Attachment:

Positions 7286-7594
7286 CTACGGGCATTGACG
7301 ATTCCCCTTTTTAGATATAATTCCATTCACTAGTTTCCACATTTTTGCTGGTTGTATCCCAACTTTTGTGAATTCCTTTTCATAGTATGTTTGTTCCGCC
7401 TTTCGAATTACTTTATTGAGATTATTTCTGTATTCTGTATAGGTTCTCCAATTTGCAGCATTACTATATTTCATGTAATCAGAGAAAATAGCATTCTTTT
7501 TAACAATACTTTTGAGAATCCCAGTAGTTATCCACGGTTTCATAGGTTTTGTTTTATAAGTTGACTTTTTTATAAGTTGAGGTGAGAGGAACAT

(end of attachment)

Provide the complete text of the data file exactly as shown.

Positions 7286-7594
7286 CTACGGGCATTGACG
7301 ATTCCCCTTTTTAGATATAATTCCATTCACTAGTTTCCACATTTTTGCTGGTTGTATCCCAACTTTTGTGAATTCCTTTTCATAGTATGTTTGTTCCGCC
7401 TTTCGAATTACTTTATTGAGATTATTTCTGTATTCTGTATAGGTTCTCCAATTTGCAGCATTACTATATTTCATGTAATCAGAGAAAATAGCATTCTTTT
7501 TAACAATACTTTTGAGAATCCCAGTAGTTATCCACGGTTTCATAGGTTTTGTTTTATAAGTTGACTTTTTTATAAGTTGAGGTGAGAGGAACAT